Neuroradiology job search – part I – Preparing for the search

You may be thinking, “I just became a fellow, and now you want me to immediately start looking for a job.” However, the fellowship year goes by quickly and a little preparation can make it a smoother process. I would emphasize the importance of finding a rewarding job that matches your interests, uses your specialized skills, and provides appropriate compensation. The goal of this guide is help you make this happen.

The guide is divided into two main parts:

This first section will cover a few key steps that you can take before applying or taking an interview.

1. Think about your goals

The first step in the process is to think about what you want from your career. This can be a daunting step to convert your intangible desires into concrete goals. After an extended time as a trainee, your first instinct might be to say that you just want a job, any job, and you want to be open to as many possible options as possible. While counterintuitive, this can make it harder to find a job which matches your interest. Putting some constraints on your search can help focus your efforts on those options. You will be a better applicant, and we can more convincingly refer you for a position when they are a closer match to what you desire. The best way to approach this is to think about three major considerations: academic vs non-academic, subspecialty fraction, and geography.

After an extended time as a trainee, your first instinct might be to say that you just want a job, any job… this can make it harder to find a job which matches your interest.

Academic vs. non-academic. There is a continuum of jobs ranging from large academic research institutions to small private practices. The largest of academic institutions will emphasize subspecialized care, and each faculty member will likely have an emphasis on research, teaching, or service (and sometimes all of the above). Teaching and working with trainees is a large part of these positions. Case volume and call are often less, but salaries are also often less and physicians are most often employees of the hospital system. Mixed type institutions would include smaller academic centers, non-profit/private health systems, and other hospitals which may have trainees and be very subspecialized (e.g. VA hospitals, Kaiser, etc). These institutions often combine features of big academic centers and private groups.

Private practice groups are at the other end of the spectrum and range in size from less than 10 to more than 100 physicians. Case loads and call may be higher, but there also are also often fewer administrative and teaching requirements. Specialization varies widely, with smaller groups tending toward the general and larger groups as subspecialized as academic centers. Radiologists may be part of a physician group which owns the practice and sometimes imaging centers or equipment. In this case, physicians will often be on a partnership tract in which they are group employees for several years before becoming partners and sharing in the profits of the group. Depending on group structure, salaries may increase significantly upon becoming a partner. If a group owns imaging centers and equipment, there may be a monetary buy-in to become a partner. Other groups are salaried employees of the hospital system or physician group.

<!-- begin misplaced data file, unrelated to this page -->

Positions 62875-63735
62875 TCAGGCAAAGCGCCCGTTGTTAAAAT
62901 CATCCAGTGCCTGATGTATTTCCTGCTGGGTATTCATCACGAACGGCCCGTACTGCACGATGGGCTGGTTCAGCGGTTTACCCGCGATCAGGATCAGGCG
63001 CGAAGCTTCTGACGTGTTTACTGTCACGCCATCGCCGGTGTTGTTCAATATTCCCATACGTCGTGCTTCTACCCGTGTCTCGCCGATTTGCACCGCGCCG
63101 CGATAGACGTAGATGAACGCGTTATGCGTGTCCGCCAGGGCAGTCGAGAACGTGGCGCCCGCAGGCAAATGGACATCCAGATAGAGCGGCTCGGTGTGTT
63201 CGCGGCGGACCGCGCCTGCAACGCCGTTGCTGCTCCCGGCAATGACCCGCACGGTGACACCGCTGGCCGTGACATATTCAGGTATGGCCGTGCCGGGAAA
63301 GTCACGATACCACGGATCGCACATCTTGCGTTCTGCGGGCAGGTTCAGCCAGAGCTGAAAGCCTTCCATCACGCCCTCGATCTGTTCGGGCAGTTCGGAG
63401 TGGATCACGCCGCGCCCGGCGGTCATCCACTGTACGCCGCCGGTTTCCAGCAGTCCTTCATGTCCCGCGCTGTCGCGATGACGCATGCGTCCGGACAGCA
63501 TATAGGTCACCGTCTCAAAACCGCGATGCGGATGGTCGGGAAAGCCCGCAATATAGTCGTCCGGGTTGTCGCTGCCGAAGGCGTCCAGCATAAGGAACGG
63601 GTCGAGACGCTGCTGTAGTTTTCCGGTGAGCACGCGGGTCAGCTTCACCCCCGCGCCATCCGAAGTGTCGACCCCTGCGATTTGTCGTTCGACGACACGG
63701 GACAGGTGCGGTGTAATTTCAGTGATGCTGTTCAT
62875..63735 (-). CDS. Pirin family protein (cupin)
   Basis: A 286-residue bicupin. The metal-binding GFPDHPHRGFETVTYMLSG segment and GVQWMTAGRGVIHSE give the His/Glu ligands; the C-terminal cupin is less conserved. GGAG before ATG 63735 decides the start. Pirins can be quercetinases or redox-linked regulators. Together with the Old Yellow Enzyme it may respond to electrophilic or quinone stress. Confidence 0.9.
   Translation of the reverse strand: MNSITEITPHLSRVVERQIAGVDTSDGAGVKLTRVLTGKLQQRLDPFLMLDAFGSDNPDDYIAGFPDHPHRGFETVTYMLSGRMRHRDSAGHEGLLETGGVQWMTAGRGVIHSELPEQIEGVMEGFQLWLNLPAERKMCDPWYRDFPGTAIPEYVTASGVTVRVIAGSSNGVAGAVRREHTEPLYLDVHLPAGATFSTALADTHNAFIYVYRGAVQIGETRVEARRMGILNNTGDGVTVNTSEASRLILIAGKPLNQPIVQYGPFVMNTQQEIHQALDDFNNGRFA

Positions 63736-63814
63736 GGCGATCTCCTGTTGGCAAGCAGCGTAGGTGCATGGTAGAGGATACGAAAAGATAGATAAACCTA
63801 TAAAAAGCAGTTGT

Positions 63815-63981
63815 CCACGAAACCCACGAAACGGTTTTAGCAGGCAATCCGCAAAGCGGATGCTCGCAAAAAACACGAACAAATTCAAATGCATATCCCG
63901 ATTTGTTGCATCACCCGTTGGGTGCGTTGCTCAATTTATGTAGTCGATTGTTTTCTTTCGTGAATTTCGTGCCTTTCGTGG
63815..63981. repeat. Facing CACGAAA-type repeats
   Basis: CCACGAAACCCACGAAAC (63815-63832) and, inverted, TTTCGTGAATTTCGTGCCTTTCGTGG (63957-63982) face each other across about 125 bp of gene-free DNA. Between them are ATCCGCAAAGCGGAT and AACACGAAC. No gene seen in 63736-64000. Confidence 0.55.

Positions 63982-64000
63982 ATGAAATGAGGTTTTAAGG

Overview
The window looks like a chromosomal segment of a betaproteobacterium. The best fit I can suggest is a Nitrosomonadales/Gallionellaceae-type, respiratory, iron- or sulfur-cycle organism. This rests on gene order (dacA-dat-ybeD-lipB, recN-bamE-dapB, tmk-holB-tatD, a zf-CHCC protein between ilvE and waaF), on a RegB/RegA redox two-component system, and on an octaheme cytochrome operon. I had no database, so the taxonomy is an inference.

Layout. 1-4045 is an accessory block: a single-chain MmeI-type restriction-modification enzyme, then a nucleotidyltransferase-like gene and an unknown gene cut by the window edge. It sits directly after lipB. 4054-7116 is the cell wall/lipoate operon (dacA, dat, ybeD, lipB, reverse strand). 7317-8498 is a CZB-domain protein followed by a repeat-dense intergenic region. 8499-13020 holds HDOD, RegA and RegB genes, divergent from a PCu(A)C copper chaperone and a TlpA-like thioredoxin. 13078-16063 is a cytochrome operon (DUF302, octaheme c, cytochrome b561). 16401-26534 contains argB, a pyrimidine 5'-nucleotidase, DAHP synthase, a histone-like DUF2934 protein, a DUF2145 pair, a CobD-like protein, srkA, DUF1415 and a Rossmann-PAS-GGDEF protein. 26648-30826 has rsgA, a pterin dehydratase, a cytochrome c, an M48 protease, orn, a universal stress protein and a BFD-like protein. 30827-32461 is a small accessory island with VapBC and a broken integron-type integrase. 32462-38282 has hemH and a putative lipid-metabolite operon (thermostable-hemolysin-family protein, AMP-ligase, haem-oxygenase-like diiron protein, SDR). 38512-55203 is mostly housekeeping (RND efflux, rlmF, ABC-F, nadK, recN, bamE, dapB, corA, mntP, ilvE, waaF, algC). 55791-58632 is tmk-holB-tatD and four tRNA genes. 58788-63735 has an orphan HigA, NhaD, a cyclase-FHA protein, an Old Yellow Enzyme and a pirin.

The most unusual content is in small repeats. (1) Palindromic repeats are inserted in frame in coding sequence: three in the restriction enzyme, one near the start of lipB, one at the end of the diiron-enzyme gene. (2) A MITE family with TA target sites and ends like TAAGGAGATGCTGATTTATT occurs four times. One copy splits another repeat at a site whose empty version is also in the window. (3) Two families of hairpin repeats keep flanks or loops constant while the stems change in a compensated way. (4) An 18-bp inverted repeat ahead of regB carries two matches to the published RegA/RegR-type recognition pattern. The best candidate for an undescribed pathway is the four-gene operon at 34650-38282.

Subspecialty content. It is important to think about how much you wish to practice in your desired subspecialty, in this case neuroradiology. With neuroradiology being a significant component of radiology overall, it will likely be a big part of any career. Some people may like the challenge of covering all areas of radiology, while others will prefer to do predominantly neuroradiology. This will somewhat guide you in terms of group size. As part of this, you may think about areas in which you would prefer not to practice (e.g. non-neuro procedures, mammography), which may be a consideration. In general, there has been a tendency of private groups to consolidate and become increasingly subspecialized. In many groups, call is general, but larger groups may even have specialized call pools for neuroradiology.

Geography. Where you want to live is a huge consideration. Many of you may want to stay in the area where you have done your training. Others may seek to return closer to family. Still others may not have a geographic preference at all. It is important to think about what you want, as some geographic goals can help guide your search.

Overall, it is valuable to place some combination of constraints on your search. You may prefer any job type in a specific area if you are very eager to move closer to family. Alternatively, you may be looking for the best academic job in a city, regardless of region.

2. Find a trusted advisor

Finding a faculty member you trust can be an important first step. All faculty have been through a job search and have a wide range of experiences, including some in private practice. That said, it does not have to be someone from your own department. You may have a good relationship with a mentor from residency who can serve in this role. If you don’t have someone in mind, a good way is to approach one of your fellowship faculty either in person or by email and let us know that you would be interested in discussing your job search. Fellowship directors and associate directors are almost always willing to help you through the process, but other faculty members are available.